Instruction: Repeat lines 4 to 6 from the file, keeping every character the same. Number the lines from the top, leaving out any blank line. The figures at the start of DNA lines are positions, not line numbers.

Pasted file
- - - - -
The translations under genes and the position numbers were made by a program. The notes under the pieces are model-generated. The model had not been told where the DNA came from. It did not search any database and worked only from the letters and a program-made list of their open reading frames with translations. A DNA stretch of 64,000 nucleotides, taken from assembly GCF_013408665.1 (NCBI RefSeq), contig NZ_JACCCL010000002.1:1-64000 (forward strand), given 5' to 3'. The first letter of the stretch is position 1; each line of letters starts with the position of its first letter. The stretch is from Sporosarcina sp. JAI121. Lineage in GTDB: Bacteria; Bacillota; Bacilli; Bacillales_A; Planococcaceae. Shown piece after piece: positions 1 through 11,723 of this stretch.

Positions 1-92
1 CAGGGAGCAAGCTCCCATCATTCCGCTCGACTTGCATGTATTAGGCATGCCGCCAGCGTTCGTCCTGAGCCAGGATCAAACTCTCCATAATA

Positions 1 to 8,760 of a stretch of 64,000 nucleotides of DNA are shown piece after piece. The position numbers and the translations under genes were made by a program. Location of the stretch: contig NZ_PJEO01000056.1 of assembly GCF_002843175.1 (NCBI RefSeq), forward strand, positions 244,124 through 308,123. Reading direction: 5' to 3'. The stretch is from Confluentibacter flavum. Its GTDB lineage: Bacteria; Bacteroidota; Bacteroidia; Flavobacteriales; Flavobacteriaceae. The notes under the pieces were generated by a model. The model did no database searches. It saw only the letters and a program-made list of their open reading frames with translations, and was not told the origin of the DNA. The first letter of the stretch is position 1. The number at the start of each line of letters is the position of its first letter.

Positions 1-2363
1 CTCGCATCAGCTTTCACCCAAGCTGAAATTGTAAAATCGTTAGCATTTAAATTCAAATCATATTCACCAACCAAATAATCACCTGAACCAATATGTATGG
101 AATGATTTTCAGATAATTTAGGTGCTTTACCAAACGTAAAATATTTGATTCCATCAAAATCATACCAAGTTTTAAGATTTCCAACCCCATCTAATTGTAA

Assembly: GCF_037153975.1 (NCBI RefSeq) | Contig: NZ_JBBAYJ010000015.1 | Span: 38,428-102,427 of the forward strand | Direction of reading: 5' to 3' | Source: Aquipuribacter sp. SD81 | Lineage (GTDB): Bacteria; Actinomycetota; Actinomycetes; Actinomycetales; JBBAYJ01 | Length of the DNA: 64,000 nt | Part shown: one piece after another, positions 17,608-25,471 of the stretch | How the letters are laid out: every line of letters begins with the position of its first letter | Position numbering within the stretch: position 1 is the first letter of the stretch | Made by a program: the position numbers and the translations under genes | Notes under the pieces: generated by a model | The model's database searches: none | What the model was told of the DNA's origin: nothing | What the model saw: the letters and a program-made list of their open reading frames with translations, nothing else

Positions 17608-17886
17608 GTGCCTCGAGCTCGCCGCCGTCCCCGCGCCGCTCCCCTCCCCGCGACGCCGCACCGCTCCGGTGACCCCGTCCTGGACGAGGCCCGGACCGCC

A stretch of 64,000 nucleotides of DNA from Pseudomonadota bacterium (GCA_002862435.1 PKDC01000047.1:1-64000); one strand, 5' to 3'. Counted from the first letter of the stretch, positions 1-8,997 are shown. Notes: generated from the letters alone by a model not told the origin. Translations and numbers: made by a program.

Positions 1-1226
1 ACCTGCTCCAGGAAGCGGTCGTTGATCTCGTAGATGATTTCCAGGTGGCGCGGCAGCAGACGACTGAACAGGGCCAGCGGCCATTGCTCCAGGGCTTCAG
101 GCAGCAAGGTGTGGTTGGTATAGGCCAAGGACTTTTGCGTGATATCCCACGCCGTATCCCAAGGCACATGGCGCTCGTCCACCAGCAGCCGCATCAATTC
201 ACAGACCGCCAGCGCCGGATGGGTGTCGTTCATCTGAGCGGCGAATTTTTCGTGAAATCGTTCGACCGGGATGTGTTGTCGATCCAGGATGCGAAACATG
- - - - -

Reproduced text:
Positions 1 to 8,760 of a stretch of 64,000 nucleotides of DNA are shown piece after piece. The position numbers and the translations under genes were made by a program. Location of the stretch: contig NZ_PJEO01000056.1 of assembly GCF_002843175.1 (NCBI RefSeq), forward strand, positions 244,124 through 308,123. Reading direction: 5' to 3'. The stretch is from Confluentibacter flavum. Its GTDB lineage: Bacteria; Bacteroidota; Bacteroidia; Flavobacteriales; Flavobacteriaceae. The notes under the pieces were generated by a model. The model did no database searches. It saw only the letters and a program-made list of their open reading frames with translations, and was not told the origin of the DNA. The first letter of the stretch is position 1. The number at the start of each line of letters is the position of its first letter.

Positions 1-2363
1 CTCGCATCAGCTTTCACCCAAGCTGAAATTGTAAAATCGTTAGCATTTAAATTCAAATCATATTCACCAACCAAATAATCACCTGAACCAATATGTATGG